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Goldsmiths - University of London

The value of psychological flexibility: Examining psychological mechanisms underpinning a cognitive behavioural therapy intervention for burnout

Lloyd, Joda; Bond, Frank W. and Flaxman, Paul E.. 2013. The value of psychological flexibility: Examining psychological mechanisms underpinning a cognitive behavioural therapy intervention for burnout. Work & Stress, 27(2), pp. 181-199. ISSN 0267-8373 [Article]

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Abstract or Description

Little is known of the mechanisms by which interventions for burnout work. Employees of a
UK government department were randomly assigned to either a worksite group-based CBT
intervention called Acceptance and Commitment Therapy (ACT; no43), which aimed to
increase participants’ psychological flexibility, or a waiting list control group (no57). The
ACT group received three half-day sessions of training spread over two and a half months.
Data were collected at baseline (T1), at the beginning of the second (T2) and third (T3)
workshops, and at six months’ follow up (T4). Consistent with ACT theory, analyses revealed
that, in comparison to the control group, a significant increase in psychological flexibility from
T2 to T3 in the ACT group mediated the subsequent T2 to T4 decrease in emotional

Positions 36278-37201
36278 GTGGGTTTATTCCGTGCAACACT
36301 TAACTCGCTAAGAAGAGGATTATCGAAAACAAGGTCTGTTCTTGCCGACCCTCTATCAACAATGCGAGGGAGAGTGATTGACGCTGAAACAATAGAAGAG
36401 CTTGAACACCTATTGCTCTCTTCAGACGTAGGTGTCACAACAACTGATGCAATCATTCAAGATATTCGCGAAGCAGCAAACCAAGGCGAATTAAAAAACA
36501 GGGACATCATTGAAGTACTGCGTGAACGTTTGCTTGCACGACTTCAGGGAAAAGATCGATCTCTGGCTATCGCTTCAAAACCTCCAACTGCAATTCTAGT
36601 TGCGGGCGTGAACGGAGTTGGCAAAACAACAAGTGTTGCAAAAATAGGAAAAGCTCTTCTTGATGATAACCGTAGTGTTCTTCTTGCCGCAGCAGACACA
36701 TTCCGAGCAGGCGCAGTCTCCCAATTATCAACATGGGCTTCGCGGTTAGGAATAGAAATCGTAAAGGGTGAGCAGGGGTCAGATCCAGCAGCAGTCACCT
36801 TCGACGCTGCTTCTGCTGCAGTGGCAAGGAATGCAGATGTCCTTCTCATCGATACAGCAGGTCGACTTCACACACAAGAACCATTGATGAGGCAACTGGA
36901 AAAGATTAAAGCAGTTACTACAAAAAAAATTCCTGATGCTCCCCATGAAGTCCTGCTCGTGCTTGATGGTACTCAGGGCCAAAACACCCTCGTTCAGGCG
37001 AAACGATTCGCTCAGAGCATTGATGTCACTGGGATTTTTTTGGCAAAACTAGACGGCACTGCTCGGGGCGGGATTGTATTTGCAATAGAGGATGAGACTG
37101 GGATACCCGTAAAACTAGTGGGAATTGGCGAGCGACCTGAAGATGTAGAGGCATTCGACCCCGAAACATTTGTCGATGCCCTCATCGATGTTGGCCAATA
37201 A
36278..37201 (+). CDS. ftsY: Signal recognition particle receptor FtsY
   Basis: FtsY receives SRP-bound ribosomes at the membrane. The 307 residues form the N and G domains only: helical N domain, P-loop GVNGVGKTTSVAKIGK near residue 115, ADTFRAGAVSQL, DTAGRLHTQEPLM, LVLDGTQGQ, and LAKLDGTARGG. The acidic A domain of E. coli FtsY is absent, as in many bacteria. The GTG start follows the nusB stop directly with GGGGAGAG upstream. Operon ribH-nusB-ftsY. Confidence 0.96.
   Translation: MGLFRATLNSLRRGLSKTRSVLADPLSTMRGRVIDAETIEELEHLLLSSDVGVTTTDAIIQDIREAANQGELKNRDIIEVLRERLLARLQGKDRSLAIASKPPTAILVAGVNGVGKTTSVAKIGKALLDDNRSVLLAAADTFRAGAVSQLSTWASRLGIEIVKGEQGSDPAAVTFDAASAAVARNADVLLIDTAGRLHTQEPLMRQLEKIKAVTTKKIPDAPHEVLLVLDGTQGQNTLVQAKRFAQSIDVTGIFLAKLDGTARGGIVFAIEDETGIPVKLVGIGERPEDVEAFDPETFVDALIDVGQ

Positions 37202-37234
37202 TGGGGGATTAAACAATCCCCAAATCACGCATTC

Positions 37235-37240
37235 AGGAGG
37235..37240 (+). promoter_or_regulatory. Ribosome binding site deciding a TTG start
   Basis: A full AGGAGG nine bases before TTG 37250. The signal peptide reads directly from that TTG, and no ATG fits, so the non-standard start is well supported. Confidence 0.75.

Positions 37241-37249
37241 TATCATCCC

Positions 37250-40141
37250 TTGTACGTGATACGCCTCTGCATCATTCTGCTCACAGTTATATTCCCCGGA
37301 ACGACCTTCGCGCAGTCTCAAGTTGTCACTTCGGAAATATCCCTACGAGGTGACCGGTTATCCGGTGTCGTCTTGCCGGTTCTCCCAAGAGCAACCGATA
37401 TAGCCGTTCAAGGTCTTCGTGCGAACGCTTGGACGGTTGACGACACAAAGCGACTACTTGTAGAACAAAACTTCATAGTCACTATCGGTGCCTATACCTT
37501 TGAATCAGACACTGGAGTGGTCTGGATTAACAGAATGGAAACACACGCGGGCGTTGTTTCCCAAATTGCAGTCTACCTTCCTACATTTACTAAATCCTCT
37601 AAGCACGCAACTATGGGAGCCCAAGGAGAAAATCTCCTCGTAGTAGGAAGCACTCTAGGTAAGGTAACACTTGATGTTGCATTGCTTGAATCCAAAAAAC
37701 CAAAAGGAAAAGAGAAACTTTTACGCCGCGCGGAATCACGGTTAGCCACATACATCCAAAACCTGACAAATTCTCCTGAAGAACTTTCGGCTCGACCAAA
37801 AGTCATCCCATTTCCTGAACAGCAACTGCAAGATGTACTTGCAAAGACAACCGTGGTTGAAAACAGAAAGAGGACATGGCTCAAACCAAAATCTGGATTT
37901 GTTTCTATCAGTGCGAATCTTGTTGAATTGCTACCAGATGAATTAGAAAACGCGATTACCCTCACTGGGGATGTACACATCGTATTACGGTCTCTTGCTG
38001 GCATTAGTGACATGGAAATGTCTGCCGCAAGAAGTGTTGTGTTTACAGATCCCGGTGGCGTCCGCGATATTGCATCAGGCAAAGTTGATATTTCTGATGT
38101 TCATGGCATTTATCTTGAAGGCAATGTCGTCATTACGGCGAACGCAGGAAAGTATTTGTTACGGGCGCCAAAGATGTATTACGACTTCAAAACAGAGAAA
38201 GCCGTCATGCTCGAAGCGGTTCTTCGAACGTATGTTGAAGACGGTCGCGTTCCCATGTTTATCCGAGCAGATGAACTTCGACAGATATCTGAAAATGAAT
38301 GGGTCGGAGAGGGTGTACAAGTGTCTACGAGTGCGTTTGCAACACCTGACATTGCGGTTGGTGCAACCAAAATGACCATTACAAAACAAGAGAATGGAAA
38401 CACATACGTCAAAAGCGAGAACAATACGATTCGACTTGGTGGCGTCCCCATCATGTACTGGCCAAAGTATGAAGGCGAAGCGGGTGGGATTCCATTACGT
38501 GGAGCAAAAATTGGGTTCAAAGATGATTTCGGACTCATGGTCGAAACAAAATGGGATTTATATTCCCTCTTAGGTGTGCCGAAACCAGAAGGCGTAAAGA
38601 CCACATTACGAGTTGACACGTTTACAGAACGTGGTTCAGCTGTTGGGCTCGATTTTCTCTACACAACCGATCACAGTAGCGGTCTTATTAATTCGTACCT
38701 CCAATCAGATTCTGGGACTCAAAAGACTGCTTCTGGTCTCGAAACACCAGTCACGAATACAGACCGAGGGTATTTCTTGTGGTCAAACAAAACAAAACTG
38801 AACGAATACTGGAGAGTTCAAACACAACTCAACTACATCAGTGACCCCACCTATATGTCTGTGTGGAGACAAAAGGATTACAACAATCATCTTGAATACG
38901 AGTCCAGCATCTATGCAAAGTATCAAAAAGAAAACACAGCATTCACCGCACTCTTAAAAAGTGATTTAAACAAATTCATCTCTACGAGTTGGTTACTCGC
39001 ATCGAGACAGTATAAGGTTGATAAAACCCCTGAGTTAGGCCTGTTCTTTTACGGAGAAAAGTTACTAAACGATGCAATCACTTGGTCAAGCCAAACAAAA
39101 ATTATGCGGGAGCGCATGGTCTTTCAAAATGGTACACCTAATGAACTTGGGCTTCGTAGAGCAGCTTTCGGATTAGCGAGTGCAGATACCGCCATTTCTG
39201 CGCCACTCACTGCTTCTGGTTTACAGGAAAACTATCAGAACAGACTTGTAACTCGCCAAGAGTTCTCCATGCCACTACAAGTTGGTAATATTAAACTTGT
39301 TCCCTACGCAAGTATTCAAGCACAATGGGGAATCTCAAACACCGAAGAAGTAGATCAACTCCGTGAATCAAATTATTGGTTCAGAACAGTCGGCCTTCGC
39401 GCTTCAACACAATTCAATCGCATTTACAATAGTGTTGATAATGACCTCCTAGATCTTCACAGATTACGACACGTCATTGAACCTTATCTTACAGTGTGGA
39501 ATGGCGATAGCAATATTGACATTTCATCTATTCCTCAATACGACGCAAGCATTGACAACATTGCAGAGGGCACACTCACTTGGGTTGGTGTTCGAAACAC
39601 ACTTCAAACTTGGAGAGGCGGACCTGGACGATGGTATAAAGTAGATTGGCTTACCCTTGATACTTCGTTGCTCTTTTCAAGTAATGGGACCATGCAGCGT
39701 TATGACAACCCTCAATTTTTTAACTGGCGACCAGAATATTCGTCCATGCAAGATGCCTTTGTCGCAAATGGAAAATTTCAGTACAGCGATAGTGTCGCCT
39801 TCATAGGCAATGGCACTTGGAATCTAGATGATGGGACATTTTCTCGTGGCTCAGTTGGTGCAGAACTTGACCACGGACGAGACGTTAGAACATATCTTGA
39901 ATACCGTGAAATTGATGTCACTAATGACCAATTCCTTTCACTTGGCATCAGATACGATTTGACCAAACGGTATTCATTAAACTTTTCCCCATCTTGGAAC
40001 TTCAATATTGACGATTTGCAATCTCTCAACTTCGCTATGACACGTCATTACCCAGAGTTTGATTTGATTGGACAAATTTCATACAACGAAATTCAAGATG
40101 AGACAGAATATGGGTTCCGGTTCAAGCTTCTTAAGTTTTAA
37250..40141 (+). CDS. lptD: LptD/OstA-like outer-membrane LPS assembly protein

exhaustion in that group. Consistent with a theory of emotional burnout development, this
significant decrease in emotional exhaustion from T2 to T4 in the ACT group appeared to
prevent the significant T3 to T4 increase in depersonalization seen in the control group. Strain
also decreased from T2 to T3 in the ACT group only, but no mediator of that improvement
was identified. Implications for theory and practice in the fields of ACT and emotional
burnout are discussed.

Item Type: Article

Identification Number (DOI):

10.1080/02678373.2013.782157

Keywords:

acceptance and commitment therapy; burnout; psychological flexibility; intervention

Departments, Centres and Research Units:

Institute of Management Studies
Psychology
Research Office > REF2014

Dates:

DateEvent
2 May 2013Published

Item ID:

8027

Date Deposited:

03 May 2013 07:16

Last Modified:

27 Jun 2017 13:12

URI: http://research.gold.ac.uk/id/eprint/8027

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